WVU Physics and Astronomy Space Weather Instrument Testing

The STF-1 team continued progress on various components of the spacecraft during the past week.  The WVU Physics and Astronomy department is contributing an instrument to analyze space weather in the ionosphere.  The instrument contains a Langmuir Probe for measuring properties of plasma and a Geiger counter for measuring ionizing radiation.


During the past week, the final flight board assembly was completed and testing of the firmware for the microcontroller and of the hardware was executed in the physics lab in White Hall at WVU.  The various components that will eventually comprise STF-1 each must be tested in isolation prior to being ready to integrate into the chassis and then the entire spacecraft being tested.

The pictures below show instrument testing at the lab.  If you look closely, you can see the cylindrical end of the Geiger counter sticking out between the two circuit boards.  Note also the various leads connected to the board and the external instruments needed for performing stimuli and taking measurements during testing.  (Photo credits:  Mark Suder)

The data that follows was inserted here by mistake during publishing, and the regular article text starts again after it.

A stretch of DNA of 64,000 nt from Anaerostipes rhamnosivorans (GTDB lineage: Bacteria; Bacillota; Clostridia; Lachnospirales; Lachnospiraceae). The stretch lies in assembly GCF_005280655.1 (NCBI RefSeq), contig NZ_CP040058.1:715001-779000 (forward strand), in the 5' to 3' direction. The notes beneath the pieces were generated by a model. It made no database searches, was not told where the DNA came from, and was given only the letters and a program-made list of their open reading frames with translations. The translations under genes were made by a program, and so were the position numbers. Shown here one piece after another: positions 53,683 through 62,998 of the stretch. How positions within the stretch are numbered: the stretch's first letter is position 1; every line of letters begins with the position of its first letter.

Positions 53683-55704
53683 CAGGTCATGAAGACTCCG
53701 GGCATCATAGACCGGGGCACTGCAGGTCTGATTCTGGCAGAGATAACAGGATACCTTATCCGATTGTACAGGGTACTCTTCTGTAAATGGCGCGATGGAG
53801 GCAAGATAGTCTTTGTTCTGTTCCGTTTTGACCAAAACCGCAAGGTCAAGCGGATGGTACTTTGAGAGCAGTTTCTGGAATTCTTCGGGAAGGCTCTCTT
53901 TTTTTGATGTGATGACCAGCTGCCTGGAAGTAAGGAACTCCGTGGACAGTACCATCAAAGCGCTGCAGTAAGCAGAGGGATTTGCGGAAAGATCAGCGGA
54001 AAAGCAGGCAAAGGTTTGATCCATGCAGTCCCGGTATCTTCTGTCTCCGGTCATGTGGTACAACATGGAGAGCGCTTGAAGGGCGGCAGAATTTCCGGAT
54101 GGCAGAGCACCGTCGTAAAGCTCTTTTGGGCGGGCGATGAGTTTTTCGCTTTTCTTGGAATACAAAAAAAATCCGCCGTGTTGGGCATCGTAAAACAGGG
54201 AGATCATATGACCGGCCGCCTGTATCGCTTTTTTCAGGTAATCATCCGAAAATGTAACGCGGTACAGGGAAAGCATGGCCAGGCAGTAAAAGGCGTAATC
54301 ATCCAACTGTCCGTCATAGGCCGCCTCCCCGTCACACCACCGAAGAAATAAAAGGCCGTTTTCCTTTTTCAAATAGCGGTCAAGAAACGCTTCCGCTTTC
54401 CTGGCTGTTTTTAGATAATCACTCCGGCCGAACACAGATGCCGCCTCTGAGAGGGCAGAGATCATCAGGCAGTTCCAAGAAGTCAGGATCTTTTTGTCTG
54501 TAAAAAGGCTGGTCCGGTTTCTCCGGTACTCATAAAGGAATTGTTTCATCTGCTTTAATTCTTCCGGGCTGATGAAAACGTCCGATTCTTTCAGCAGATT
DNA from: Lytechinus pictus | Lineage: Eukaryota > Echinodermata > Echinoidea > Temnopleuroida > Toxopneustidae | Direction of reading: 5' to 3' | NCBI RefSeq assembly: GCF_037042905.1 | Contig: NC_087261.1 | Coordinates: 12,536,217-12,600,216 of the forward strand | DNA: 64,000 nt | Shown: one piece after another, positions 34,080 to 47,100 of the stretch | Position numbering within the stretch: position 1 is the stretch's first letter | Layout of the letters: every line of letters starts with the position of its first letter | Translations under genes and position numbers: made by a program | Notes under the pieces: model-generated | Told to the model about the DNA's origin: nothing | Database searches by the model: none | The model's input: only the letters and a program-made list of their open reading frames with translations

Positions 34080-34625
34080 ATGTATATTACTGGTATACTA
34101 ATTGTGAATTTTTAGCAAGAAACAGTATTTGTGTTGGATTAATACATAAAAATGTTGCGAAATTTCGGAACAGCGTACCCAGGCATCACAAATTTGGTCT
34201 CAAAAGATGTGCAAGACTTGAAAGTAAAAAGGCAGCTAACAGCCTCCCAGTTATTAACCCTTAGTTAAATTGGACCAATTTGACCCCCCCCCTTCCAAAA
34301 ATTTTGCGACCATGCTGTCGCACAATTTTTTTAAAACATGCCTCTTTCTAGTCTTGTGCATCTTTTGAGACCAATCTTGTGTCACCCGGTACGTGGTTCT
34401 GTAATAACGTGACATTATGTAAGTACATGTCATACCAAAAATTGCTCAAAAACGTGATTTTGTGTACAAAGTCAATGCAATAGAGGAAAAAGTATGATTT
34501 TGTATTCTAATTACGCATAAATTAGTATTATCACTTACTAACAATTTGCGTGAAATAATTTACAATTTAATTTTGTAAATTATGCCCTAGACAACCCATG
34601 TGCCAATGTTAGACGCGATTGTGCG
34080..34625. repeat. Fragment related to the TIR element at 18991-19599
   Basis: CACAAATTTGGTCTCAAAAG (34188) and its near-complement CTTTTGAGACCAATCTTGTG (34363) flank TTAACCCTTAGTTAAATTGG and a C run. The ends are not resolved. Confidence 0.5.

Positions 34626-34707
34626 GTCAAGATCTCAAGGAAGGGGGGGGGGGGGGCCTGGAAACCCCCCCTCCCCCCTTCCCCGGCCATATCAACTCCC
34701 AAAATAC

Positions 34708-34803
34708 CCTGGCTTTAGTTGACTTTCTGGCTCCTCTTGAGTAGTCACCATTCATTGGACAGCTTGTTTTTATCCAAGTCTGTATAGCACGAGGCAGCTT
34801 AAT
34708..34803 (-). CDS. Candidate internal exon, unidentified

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Antenna Deployment Test

The STF-1 team has begun unit testing the ISISpace Antenna System (AntS) in the cleanroom this past week.  The AntS is made up of four individual elements that deploy when commanded from the on-board computer.  These elements can be in a multitude of configurations, but STF-1 will be utilizing the dual dipole.  This means the each antenna is linked with the one directly across from it.


The picture above shows the antennas are rolled up and ready for deployment.  Each antenna has a burn-wire that holds it closed.  When activated the resistors underneath this wire will heat up and cause the wire to break and allow the springs to open the door.  Each antenna is actually the same material as a tape measure with similar properties.  STF-1 will use one dipole (or set of connected antennas) to communicate with the ground station and the other as a Langmuir probe to perform experiments for the Physics department at WVU.


Each antenna can only be deployed twice, once on the ground and once in space.  Because of this, video was taken to document the process.